Rest assured: Sparks and Franz Ferdinand did not fall into that trap. Both sporting a very distinctive style, they give each other plenty of room to move and breathe. Indeed, what’s making the FFS sound so potent, is the clash of musical contrasts: Ron Mael’s dramatic piano gestures and orchestral leanings against Franz Ferdinand’s guitar crunch, his brother Russell’s falsetto against Kapranos’ deadpan vocal delivery.

Transatlantic humour

Dictator’s Son sees Ron and Russell hopping over a light melody, while heavy guitars vainly try to tone them down. An abundance of great, subtly incorporated ideas aside, most songs are pretty straightforward. Glued together by transatlantic humour and a mildly sardonic tone – what else did you expect?

Sparks - 'Kimono My House' (1974)

“Kimono our house, Franz” – Sparks

Call Girl revolves around wordplay, while Police Encounters hysterically revolves around the wife of a police officer. The Man Without A Tan is about the threat imposed by an all too popular new kid in town, and Piss Off is a Pythonesque way of saying goodbye.

A nod and a wink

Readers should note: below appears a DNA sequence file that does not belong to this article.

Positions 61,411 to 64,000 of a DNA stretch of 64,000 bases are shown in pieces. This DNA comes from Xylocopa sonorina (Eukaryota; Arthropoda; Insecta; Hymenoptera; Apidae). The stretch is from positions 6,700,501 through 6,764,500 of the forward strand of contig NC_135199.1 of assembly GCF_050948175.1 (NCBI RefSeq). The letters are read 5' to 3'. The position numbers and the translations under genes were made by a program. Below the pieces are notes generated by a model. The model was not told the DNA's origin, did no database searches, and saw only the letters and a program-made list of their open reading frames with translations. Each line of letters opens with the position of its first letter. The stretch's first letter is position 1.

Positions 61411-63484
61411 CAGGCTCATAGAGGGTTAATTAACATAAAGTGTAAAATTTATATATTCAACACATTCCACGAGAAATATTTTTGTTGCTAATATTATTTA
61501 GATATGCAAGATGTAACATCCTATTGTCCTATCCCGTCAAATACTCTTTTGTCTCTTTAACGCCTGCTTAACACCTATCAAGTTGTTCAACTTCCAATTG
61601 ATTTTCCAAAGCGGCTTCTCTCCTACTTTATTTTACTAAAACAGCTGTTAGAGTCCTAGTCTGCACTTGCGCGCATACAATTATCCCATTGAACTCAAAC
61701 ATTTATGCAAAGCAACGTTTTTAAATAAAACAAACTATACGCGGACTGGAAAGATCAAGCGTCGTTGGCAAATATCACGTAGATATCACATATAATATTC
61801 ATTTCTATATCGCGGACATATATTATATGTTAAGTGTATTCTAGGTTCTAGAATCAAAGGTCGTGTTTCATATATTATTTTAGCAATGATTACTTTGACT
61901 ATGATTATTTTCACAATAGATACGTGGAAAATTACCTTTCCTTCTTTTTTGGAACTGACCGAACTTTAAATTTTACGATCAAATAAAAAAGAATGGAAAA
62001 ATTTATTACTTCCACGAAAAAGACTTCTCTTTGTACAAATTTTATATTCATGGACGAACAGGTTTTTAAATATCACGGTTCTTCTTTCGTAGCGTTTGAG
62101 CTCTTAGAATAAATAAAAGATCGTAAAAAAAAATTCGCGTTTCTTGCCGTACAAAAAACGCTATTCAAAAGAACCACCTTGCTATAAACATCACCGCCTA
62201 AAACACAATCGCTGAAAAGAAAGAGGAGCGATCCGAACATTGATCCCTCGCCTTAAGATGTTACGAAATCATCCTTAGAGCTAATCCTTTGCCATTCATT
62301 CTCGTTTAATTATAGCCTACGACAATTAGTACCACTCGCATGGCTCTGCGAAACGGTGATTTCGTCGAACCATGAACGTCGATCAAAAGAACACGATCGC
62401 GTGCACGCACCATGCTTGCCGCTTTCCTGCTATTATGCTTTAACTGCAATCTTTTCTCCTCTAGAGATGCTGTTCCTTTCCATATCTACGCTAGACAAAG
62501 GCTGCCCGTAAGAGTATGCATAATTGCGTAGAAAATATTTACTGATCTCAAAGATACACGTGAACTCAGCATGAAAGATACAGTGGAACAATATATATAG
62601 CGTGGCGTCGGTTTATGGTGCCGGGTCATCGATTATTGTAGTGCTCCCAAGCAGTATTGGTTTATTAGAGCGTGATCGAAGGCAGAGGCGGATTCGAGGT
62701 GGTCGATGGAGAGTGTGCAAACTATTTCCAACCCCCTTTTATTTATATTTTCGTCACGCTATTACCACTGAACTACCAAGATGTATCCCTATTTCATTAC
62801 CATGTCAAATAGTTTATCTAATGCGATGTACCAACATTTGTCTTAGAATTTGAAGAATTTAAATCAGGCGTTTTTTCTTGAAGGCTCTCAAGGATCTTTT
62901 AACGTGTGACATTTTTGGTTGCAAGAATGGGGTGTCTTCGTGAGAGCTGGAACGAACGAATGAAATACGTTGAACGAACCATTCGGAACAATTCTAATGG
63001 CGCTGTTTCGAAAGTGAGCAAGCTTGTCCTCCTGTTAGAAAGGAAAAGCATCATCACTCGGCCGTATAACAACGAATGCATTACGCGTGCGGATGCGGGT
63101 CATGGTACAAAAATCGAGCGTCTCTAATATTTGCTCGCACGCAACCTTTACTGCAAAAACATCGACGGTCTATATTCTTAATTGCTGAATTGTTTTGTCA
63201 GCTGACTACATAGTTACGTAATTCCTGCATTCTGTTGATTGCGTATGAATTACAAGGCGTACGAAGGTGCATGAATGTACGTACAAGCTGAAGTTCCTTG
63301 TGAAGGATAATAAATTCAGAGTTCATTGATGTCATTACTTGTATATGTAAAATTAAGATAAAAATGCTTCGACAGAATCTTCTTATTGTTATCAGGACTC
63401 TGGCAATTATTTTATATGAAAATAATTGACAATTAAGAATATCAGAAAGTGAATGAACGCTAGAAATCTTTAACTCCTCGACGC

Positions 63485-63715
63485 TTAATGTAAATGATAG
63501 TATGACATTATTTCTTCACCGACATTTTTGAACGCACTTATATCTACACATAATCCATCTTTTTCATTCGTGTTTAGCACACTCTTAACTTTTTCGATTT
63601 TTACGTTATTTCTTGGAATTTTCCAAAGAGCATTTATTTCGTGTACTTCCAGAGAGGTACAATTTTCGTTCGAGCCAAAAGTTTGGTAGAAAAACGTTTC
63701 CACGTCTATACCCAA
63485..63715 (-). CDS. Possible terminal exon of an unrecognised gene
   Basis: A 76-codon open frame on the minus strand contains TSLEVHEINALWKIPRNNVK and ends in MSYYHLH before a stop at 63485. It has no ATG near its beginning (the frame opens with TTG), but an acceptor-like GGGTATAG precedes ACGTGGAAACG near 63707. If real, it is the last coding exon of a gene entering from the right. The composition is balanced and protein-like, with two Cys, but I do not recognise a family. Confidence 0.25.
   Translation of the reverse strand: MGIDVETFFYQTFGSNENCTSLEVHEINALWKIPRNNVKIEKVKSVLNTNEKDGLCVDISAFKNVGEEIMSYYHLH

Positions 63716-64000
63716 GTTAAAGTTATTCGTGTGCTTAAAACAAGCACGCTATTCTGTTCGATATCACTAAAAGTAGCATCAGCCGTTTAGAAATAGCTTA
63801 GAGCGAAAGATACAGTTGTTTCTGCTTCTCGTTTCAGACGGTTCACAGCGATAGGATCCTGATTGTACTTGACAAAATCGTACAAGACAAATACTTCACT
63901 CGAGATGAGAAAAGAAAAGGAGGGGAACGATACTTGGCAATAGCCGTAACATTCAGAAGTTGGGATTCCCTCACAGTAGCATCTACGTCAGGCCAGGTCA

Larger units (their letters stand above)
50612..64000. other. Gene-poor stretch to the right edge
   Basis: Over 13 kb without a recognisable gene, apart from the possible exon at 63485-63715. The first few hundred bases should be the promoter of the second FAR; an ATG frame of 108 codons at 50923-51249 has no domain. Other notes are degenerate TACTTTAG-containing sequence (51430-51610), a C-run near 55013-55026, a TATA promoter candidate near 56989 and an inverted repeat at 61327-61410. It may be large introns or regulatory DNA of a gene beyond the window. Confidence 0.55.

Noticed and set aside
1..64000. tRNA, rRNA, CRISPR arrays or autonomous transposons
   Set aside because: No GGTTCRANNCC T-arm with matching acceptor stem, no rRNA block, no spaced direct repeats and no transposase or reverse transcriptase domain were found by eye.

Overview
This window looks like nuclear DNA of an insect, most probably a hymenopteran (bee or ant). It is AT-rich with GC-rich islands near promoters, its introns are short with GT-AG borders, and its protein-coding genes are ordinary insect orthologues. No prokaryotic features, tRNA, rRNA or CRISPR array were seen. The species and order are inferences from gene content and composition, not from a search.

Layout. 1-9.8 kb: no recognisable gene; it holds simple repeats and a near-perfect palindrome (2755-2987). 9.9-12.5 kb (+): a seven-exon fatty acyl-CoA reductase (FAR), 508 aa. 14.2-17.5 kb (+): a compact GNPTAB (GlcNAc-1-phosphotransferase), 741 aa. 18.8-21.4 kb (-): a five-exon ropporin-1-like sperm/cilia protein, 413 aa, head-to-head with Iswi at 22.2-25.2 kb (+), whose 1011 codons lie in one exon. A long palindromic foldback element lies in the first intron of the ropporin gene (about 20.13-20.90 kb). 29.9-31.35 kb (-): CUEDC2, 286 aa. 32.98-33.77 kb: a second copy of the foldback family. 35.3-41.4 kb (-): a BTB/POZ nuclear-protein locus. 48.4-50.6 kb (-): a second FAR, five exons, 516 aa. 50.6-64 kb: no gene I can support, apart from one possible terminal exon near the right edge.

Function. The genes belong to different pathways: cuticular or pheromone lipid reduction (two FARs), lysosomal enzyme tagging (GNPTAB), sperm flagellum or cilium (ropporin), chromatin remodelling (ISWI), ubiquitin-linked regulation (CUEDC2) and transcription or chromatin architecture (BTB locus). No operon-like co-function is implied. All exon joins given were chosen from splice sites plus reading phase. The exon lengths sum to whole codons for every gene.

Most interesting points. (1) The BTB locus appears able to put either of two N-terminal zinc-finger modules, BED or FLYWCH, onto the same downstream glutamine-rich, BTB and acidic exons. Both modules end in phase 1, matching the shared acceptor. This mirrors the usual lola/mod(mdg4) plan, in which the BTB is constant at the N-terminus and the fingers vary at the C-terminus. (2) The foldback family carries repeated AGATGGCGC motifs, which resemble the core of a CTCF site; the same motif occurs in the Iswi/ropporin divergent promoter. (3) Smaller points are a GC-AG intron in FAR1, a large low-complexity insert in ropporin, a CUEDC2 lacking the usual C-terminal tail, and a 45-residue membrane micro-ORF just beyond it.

To thicken the intellectually amusing ambience, FFS indulges in clever winks to popular culture and auto-reference. For instance on the Japanese-titled So Desu Ne, which mentions both Hello Kitty and ‘kimono’ – a clear nod to Sparks’ 1974 breakthrough album ‘Kimono My House’ (1974). Indeed, the one that made a lasting impression on a teenage Morrissey.

Driven by tiresome cadences, Save Me From Myself and The Power Couple are slightly less memorable. But overall, ‘FFS’ is a surprisingly coherent album. Hopefully inspiring more bands to put their heads together.

‘Juggernaut’ by zZz – Dealing exzZzitement!

For a decade now, zZz has been building excitement in home country Holland, and far beyond. Their third LP is a self-proclaimed ‘Juggernaut’. An apt title, especially if you flip to side two.